There has been coverage over the weekend on nutrient neutrality and its impact on housebuilding, in The Guardian, The Times & Daily Telegraph.
This morning Natural England Chair, Tony Juniper was interviewed on BBC Radio 4 Today where he clarified some inaccurate reporting that Natural England is banning housebuilding, and set out how there is advice and support on nutrient neutrality available to local planners and developers so they can build homes in a way that mitigates for any additional nutrients released into the environment as a result of development and helps protect fragile freshwater and coastal habitats.
Natural England wants to support planning authorities and developers to build the sustainable new homes that this country needs and is working with government and partners to help do this. The Department for Levelling Up, Housing and Communities, the Planning Advisory Service and Natural England are funding additional support for local planning authorities to help with this issue.
Tony Juniper, Natural England Chair, said:
Nutrient neutrality is not about stopping developments - it’s about making sure that pollution is not made worse by new development.
Without mitigation, extra wastewater from new housing developments can contribute to the decline of our protected wetland and coastal sites, and undermine our efforts to recover these sites back to the healthy habitats they should be.
Natural England, working alongside our partners, will support planning authorities and developers to build sustainable new homes and contribute to healthy rivers, lakes and estuaries nearby.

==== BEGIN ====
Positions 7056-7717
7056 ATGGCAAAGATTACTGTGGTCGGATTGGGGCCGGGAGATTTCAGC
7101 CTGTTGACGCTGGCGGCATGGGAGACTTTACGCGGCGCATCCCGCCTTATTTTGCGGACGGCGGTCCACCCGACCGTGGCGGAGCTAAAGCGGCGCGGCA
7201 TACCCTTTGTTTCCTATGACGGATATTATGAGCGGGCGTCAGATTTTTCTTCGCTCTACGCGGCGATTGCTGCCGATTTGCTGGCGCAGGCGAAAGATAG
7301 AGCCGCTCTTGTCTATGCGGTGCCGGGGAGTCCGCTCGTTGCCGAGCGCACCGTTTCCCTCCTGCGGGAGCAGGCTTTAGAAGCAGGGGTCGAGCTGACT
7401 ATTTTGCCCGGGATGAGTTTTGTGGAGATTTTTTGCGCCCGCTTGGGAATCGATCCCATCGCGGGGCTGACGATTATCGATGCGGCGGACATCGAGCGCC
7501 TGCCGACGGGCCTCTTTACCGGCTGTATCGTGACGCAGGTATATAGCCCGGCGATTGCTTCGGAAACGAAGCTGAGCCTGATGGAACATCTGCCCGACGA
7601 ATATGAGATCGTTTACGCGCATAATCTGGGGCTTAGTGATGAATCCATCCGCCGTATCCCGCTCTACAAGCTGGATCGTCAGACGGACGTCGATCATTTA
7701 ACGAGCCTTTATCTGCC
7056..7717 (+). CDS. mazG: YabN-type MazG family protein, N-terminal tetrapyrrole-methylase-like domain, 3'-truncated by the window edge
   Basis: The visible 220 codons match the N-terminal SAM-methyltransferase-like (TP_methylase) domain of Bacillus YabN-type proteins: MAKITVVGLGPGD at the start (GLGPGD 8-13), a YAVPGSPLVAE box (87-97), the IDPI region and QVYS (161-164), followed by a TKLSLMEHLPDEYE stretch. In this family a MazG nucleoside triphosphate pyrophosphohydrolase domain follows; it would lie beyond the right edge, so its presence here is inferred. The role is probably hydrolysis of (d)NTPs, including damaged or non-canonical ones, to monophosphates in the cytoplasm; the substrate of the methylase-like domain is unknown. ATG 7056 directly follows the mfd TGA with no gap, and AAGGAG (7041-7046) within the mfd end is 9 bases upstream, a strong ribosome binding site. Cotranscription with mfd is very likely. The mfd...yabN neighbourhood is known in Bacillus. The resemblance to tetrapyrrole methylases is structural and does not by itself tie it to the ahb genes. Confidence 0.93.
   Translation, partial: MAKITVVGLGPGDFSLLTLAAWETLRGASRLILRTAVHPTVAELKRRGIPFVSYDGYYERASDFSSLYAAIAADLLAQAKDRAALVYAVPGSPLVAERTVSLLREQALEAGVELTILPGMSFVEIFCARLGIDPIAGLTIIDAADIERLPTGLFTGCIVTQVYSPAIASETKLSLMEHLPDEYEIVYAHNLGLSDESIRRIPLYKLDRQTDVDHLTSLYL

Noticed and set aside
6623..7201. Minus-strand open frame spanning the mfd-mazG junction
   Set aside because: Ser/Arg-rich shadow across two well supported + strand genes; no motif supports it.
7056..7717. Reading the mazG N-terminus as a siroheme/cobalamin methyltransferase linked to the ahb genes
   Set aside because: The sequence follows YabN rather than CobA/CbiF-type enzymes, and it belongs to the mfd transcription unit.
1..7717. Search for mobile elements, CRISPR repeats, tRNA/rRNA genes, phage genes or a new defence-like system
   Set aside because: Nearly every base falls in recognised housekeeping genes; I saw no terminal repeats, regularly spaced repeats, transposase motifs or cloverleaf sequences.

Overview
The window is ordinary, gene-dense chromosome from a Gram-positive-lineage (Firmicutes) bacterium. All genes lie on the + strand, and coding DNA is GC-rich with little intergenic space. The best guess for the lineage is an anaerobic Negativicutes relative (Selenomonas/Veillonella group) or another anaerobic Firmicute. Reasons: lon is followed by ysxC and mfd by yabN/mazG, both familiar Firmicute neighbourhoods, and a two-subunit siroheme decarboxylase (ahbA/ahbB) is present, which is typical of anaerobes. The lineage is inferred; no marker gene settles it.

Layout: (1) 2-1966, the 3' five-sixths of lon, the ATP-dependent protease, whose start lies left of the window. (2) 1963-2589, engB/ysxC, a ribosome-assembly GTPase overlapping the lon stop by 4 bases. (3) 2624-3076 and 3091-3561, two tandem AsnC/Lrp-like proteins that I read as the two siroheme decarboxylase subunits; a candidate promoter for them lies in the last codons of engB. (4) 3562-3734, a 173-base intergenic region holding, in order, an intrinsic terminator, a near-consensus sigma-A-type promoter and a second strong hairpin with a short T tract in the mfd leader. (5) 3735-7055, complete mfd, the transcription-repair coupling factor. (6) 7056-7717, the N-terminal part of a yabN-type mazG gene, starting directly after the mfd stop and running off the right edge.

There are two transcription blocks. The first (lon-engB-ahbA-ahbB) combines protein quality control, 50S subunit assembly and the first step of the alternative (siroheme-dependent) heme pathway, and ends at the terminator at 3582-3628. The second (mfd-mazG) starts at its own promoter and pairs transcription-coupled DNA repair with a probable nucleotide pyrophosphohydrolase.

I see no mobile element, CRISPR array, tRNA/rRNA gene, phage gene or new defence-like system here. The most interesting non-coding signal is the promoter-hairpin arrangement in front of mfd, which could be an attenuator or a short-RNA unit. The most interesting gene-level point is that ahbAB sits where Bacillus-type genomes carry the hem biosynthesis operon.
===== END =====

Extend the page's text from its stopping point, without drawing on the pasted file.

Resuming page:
You can read more in our blog Creating the new homes and the healthy natural environment we need - Natural England (blog.gov.uk)
Comment by kim Hemmings posted on
The supply of water is just as key when considering housing. Rivers are water stressed and our rare chalk streams supply much of our drinking water and a pollution incident could shut down a reservoir for quite some time. Water supply companies could provide upfront plans when asked to supply and treat water so that rivers are not impacted from housing developments -currently I understand this is not required. There could be so many more opportunities within developments to improve water resource efficiency and if we are going to ensure water security this has got to be factored in. Ask the question to people where does your water come from - most will assume the tap . There is generally very little regard given to the value of water and clean water will be difficult to achieve if efficiency is not addressed. There seems to be a lot of missed opportunities within housing developments for more sustainable use of ALL resources. Emphasis on SUDS which we need but water efficiency has got to be key (ie: use less, create less need to treat waste water). Raising the profile of water is going to be essential.
Comment by Iain Perkins posted on
Unfortunately many developers are not interested in building sustainable new homes or contributing to healthy or unhealthy nearby rivers, lakes and estuaries unless they are legislated too and that they still get a healthy profit.
Comment by John w Baxter posted on
The protection of wetlands and coastal waters begins in protecting our rivers from poorly managed waste water treatment plants that have been unnecessarily allowed to discharge too heavy loads of waste to water courses.
The time has come to divert investment from biogas production to enhancing the quality of discharges to water courses, the improved standards being set by the government and enforced with vigour……the public expects and deserves better.